PICC associated venous thromboembolism in upper and lower extremities

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Reference:

Greene, M.T., Flanders, S.A., Woller, S.C., Bernstein, S.J. and Chopra, V. (2015) The Association Between Peripherally Inserted Central Catheter Use and Venous Thromboembolism in Upper and Lower Extremities. The American Journal of Medicine. May 1st. .

Abstract:

BACKGROUND: Peripherally inserted central catheters (PICCs) are associated with upper extremity-deep vein thrombosis. Whether they are also associated with lower extremity-deep vein thrombosis or pulmonary embolism is unknown. We examined the risk of venous thromboembolism in deep veins of the arm, leg and chest following PICC placement.

METHODS: We conducted a multicenter, retrospective, cohort study of 76,242 hospitalized medical patients from 48-Michigan hospitals. PICC presence, comorbidities, venous thrombosis risk factors, and thrombotic events within 90-days from hospital admission were ascertained by phone and record review. Cox proportional hazards models were fit to examine the association between PICC placement and 90-day hazard of upper- and lower-extremity deep vein thrombosis or pulmonary embolism, adjusting for patient-level characteristics and natural clustering within hospitals.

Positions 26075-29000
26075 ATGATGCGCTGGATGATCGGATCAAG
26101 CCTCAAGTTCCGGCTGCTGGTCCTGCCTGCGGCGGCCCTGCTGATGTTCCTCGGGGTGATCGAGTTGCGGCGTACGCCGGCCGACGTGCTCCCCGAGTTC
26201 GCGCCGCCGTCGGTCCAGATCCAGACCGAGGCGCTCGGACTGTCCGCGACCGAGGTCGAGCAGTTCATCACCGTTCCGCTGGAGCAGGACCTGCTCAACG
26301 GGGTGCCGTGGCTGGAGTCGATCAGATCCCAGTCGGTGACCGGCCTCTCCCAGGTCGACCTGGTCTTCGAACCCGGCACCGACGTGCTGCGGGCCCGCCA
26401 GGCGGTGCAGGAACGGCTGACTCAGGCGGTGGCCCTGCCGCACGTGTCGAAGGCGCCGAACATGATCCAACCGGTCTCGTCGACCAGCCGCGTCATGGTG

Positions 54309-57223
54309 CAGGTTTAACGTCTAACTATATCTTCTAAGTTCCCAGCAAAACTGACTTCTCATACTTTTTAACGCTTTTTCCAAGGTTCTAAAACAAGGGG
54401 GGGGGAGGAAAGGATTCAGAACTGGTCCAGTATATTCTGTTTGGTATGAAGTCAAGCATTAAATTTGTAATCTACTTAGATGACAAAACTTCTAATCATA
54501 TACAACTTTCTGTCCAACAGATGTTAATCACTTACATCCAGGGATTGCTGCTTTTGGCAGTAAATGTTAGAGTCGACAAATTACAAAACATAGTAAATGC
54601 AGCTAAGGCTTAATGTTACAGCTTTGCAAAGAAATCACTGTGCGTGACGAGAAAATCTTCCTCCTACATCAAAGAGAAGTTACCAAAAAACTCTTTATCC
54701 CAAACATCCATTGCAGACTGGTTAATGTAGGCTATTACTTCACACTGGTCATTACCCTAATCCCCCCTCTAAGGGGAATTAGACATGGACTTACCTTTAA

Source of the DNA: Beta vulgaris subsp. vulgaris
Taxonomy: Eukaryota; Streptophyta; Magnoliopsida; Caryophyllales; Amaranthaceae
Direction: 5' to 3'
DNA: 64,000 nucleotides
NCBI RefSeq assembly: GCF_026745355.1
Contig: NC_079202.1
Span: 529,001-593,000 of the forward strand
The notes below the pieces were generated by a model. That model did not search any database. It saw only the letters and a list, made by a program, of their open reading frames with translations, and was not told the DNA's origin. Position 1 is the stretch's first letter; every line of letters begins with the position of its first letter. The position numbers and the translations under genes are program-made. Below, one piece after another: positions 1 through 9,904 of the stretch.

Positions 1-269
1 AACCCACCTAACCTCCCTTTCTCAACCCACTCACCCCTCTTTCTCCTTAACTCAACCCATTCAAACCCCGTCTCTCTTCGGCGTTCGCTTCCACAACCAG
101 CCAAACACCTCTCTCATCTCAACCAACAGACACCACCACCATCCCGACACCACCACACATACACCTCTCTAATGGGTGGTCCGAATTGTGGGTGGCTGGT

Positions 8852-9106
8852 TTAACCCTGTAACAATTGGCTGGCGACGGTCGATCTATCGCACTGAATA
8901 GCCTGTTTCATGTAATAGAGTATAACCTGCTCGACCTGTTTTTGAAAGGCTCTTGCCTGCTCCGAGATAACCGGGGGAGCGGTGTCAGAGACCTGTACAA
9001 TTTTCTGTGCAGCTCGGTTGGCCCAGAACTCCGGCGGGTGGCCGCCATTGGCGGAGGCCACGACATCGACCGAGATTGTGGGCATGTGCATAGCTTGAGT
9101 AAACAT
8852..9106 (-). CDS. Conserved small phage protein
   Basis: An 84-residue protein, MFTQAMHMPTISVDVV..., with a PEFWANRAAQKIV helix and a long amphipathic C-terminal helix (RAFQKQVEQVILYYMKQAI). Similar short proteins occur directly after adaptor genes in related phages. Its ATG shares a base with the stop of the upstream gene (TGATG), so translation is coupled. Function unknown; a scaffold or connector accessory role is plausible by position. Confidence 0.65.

RESULTS: 3,790 patients received a PICC during hospitalization. From hospital admission to 90-days, 876 thromboembolic events (208 upper-extremity, 372 lower-extremity deep vein thromboses and 296 pulmonary emboli) were identified. Following risk-adjustment, PICC use was independently associated with all-cause venous thromboembolism (HR=3.16, 95% confidence interval [CI]=2.59-3.85), upper-extremity deep vein thrombosis (HR=10.49, 95%CI 7.79-14.11) and lower-extremity deep vein thrombosis (HR=1.48, 95%CI=1.02-2.15). PICC use was not associated with pulmonary embolism (HR=1.34, 95%CI=0.86-2.06). Results were robust to sensitivity analyses incorporating receipt of pharmacologic prophylaxis during hospitalization.

CONCLUSIONS: PICC use is associated with upper- and lower-extremity deep vein thrombosis. Weighing the thrombotic risks conferred by PICCs against clinical benefits appears necessary.

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